I remember when as tyro developers me and Rangor (and BB) used to get invited to these Microsoft events, they were coming out of the other side of the Windows 95 launch (an easy sell - who would want to stick with Windows 3) and then went straight into selling Bill's take on the internet, so I guess they were short on attendees. I invariably fell asleep (in full twitch mode) during BG's keynote, as he was leveraging the rich potential of the English language to talk vaguely exhortative boring bollocks. People like us didn't necessarily have access to the internet then: PCs were expensive, internet access was by no means free then either. The first computer I bought cost £200: I got from a friend of RobH's, who was a landlady who had been renting a room to a junkie, who of course ripped her off. She got him back, and part of the settlement was the computer, a semi-jerry-built 66MHz that had been stolen from some company in the first place, as a poke about showed. Anyway, I wandered up the road and spent £87 on an OEM copy of Windows 95, got a Pace modulator/demodulator and an internet account with Demon for £10 a month. (I had to pay for my phone calls too, of course).

We didn't have internet access at work until much later, but we used to get a "pack" at the Microsoft events, and sometimes this included beta versions of upcoming software. One of these included a beta version of Internet Explorer 4, and on install it tuned out that the program included a replacement shell for Windows. Now this was quite a big deal, as the shell handles all user interaction with the PC: here was a whole desktop upgrade, which included the wonders of single-clicking an item to execute it instead of double-clicking. Take about doubling your productivity! Well, we liked it. A lot of people don't, and it has to be said the "lasso" paradigm has it's failings. Sometimes you just want to select an object, and a click executes it instead. I think they should have used a modifier key to allow click to select. So there we were, installing a browser to get an operating system upgrade when we didn't even have internet access (or any HTML documents) to use it on. Anyway! I am boring myself now.

Rangor will definitely want me to mention the time we went along to a Microsoft jolly and got a "Developer Preview" edition of IE4. It was a spiffy black colour, but it destroyed any PC it was installed on. As reinstalling was then still an incredibly tedious business of feeding floppy after floppy into the maw, we stopped after two or three attempts, rechristened it Internet Explorer Martian Edition, cut the CD in half and kept half each as a reminder of what bad code can do. Stuck to our monitors with glue.

I'll finish with one last choice snippet about ActiveX:
[It] can make browsing more enjoyable by providing toolbars, stock tickers, video, animated content, and more. These programs can, however, malfunction or give you content you don’t want. In some cases, these programs can be used to collect information from your computer in ways you might not approve of, possibly damage data on your computer, install software on your computer without your consent, or allow someone else to control your computer remotely.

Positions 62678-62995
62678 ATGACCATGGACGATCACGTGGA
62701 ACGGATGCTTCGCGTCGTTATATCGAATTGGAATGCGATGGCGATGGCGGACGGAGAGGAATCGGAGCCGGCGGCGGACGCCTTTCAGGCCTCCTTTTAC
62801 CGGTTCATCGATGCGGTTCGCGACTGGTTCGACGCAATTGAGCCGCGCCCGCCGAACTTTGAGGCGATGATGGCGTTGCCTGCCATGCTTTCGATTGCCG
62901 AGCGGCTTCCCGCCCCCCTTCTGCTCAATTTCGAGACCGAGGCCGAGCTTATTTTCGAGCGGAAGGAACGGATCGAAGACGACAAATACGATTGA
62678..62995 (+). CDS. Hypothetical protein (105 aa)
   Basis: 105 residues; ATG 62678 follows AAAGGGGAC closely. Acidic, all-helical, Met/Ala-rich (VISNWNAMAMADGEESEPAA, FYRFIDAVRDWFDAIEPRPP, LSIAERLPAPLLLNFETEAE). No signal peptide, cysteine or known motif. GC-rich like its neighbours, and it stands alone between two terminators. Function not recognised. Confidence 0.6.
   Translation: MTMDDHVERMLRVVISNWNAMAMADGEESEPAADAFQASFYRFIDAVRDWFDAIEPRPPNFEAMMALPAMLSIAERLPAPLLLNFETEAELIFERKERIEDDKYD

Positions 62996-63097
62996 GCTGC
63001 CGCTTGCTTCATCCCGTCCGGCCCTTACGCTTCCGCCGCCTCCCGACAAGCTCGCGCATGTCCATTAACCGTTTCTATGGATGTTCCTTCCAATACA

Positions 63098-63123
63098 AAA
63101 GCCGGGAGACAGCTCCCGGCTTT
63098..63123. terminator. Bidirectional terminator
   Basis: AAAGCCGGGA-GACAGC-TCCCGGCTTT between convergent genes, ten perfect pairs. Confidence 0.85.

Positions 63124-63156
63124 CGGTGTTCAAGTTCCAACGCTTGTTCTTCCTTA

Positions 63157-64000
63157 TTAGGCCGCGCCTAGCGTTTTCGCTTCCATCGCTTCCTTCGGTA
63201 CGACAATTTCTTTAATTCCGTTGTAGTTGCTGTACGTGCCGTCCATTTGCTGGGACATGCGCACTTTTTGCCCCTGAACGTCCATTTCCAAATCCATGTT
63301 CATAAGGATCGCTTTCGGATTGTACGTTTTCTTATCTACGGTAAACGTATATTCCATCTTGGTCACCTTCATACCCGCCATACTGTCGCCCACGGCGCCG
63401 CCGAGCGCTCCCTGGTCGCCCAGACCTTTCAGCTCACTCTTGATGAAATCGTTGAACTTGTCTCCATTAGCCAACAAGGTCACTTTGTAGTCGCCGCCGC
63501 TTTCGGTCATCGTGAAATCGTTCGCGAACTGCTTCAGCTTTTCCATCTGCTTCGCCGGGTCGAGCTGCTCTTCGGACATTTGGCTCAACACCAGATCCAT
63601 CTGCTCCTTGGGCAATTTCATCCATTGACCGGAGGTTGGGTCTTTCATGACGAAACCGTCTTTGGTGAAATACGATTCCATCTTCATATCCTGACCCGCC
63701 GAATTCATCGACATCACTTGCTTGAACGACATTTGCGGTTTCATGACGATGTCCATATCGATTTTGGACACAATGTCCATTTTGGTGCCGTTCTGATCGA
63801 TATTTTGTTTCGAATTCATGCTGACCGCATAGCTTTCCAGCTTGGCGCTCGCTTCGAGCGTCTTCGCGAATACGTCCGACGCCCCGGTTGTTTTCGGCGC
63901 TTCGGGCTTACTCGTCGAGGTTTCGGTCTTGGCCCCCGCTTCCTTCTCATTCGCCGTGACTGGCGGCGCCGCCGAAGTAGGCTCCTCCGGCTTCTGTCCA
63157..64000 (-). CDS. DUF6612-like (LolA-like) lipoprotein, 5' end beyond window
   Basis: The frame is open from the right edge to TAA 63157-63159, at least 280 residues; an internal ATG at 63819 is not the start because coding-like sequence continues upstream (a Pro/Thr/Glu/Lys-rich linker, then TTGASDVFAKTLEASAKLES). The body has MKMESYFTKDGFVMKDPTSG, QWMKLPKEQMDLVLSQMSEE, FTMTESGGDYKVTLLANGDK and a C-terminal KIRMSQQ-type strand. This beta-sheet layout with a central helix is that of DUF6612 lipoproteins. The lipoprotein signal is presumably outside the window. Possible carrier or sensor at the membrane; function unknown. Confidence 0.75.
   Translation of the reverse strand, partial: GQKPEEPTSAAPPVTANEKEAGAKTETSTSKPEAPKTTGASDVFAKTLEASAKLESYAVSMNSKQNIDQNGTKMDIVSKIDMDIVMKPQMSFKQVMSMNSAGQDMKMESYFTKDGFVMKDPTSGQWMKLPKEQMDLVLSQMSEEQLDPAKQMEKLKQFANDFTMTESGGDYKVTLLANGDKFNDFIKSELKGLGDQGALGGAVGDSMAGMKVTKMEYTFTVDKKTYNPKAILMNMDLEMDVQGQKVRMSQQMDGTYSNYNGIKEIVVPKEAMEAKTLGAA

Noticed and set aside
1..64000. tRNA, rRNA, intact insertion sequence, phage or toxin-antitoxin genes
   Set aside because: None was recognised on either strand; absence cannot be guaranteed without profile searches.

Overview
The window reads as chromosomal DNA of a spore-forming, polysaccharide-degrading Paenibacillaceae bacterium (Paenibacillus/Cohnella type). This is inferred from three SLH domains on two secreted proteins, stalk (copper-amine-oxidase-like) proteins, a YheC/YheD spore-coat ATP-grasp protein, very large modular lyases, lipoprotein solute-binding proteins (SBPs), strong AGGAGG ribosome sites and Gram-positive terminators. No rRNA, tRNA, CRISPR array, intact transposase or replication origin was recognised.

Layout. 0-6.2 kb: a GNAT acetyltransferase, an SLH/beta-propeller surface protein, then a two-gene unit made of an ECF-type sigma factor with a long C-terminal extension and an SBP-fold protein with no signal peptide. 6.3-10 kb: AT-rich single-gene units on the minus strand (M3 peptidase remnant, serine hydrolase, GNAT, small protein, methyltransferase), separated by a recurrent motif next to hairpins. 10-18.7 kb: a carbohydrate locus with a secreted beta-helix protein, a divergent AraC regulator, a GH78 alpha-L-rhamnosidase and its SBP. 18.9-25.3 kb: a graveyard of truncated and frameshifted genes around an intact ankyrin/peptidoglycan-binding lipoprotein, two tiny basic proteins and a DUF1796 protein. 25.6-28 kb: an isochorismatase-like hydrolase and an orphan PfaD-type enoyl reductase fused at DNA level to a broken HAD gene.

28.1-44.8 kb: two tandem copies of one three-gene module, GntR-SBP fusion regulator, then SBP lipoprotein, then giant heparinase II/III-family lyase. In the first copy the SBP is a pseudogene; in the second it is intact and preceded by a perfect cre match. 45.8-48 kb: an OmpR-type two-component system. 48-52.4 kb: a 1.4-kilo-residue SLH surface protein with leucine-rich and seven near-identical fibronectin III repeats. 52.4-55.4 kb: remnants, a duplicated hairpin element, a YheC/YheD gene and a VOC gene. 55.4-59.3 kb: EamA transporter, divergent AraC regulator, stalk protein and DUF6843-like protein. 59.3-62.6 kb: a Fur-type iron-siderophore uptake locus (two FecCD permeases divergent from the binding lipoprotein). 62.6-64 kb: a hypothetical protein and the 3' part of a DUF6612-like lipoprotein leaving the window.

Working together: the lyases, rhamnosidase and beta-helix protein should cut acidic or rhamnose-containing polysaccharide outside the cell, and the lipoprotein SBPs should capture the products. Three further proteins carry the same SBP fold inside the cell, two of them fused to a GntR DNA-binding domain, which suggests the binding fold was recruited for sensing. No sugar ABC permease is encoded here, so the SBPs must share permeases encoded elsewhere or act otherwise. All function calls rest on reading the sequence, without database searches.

Who is the mystery author determined to rubbish ActiveX? This is from the IE6 help file..

Friday, June 24, 2005

OK, I give up.

So, who can tell me these things about my iBook:

  1. Where is the delete key? Or, what modifier turns backspace into delete?

  2. Why don't the extras (pg up, home etc) on the arrow keys ever work? Or, what modifier makes them work, as it isn't the one that's the same shade of gray (fn)?

  3. Is "Apple" the same as "Command" or is this another Alt/Options type thing?

  4. I'm finding it hard to figure out what key combos I need for "select words" and "select lines". Is there an easy way of remembering?

  5. Why does F10 shrink my screen?

Saturday, June 18, 2005

Uptown babies don't cry

Ten million children under the age of five die each year, the majority from preventable diseases and malnutrition.

Edit: I found it difficult to comprehend the number 'ten million': at first I though it must be wrong. It's 30,000 each day, more or less, or if you prefer roughly the population of London or two Scotlands. Now I imagine myself walking through a London populated entirely by dead children under five: every year, the city is totally refilled with dead children, who died because they are poor and we are rich.

Wednesday, June 15, 2005

One generation ago # 2 - swearing

Back in the late sixties and early seventies when I was a kid, Bloody was the second worst swearword, and Fuck was the worst: Cunt was totally off the radar. God or Jesus Christ were blasphemous, along with the associated Hell and Damn. If you said "Bleedin' heck" - admittedly not likely in those more genteel pre-Minder days - you would get a clout, as bleeding means bloody, which is swearing and heck means hell, which is blasphemous and together it makes Bloody Hell which was about as strong as day-to-day swearing went. Everybody knew all the derivations of euphemisms in a way that seems meaningless now - Darn from damn, Gor Blimey from god blind me : perhaps these still hold more currency in the US, given The Simpsons as a measure: Bart's parents scold him for comparatively mild oathing. Not to mention the hysteria when Janet Jackson got her tit out. Imagine if it was her brother MJ!